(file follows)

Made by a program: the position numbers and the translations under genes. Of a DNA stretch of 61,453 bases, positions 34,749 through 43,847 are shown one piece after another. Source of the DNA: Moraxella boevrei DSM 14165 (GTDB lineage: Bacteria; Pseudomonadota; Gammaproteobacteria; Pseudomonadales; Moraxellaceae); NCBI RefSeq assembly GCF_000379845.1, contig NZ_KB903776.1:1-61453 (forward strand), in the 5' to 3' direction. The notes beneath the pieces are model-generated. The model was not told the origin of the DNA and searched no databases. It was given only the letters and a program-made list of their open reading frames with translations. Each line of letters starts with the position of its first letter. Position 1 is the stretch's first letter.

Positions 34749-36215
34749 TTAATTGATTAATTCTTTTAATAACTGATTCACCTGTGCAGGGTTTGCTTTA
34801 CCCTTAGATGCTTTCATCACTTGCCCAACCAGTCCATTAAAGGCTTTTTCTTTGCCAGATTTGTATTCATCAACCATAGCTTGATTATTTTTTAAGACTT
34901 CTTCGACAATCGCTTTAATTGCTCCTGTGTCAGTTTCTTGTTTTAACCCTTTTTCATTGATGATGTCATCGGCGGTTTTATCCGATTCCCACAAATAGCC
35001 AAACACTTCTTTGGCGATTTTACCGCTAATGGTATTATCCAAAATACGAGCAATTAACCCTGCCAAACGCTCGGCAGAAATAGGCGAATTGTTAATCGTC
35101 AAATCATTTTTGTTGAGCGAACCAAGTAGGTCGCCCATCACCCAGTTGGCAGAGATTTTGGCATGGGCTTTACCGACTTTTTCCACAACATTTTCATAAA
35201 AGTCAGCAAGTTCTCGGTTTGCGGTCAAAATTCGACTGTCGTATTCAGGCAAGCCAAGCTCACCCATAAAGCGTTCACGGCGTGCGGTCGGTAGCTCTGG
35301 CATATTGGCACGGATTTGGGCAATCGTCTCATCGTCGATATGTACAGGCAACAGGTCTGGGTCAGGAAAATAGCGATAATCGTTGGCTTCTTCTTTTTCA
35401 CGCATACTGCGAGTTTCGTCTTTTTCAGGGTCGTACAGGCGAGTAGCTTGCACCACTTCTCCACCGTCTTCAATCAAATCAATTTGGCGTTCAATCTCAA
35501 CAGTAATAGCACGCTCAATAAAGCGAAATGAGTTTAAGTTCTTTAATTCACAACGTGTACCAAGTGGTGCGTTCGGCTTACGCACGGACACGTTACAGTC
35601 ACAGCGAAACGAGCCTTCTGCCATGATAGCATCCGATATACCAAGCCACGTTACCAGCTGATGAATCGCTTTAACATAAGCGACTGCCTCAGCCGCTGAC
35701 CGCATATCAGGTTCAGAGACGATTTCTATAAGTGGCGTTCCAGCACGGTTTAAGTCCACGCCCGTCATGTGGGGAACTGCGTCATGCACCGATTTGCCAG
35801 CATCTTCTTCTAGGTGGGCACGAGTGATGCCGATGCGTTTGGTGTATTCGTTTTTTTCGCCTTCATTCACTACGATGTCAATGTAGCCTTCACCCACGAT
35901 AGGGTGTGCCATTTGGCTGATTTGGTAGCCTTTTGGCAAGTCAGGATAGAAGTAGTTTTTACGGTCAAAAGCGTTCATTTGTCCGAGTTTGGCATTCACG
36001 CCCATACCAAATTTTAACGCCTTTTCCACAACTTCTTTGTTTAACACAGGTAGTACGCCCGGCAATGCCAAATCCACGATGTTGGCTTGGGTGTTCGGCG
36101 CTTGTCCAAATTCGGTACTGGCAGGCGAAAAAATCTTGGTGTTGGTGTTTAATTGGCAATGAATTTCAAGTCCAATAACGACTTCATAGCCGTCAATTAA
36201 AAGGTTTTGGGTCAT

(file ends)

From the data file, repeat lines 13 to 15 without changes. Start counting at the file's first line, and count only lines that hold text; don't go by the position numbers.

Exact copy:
35701 CGCATATCAGGTTCAGAGACGATTTCTATAAGTGGCGTTCCAGCACGGTTTAAGTCCACGCCCGTCATGTGGGGAACTGCGTCATGCACCGATTTGCCAG
35801 CATCTTCTTCTAGGTGGGCACGAGTGATGCCGATGCGTTTGGTGTATTCGTTTTTTTCGCCTTCATTCACTACGATGTCAATGTAGCCTTCACCCACGAT
35901 AGGGTGTGCCATTTGGCTGATTTGGTAGCCTTTTGGCAAGTCAGGATAGAAGTAGTTTTTACGGTCAAAAGCGTTCATTTGTCCGAGTTTGGCATTCACG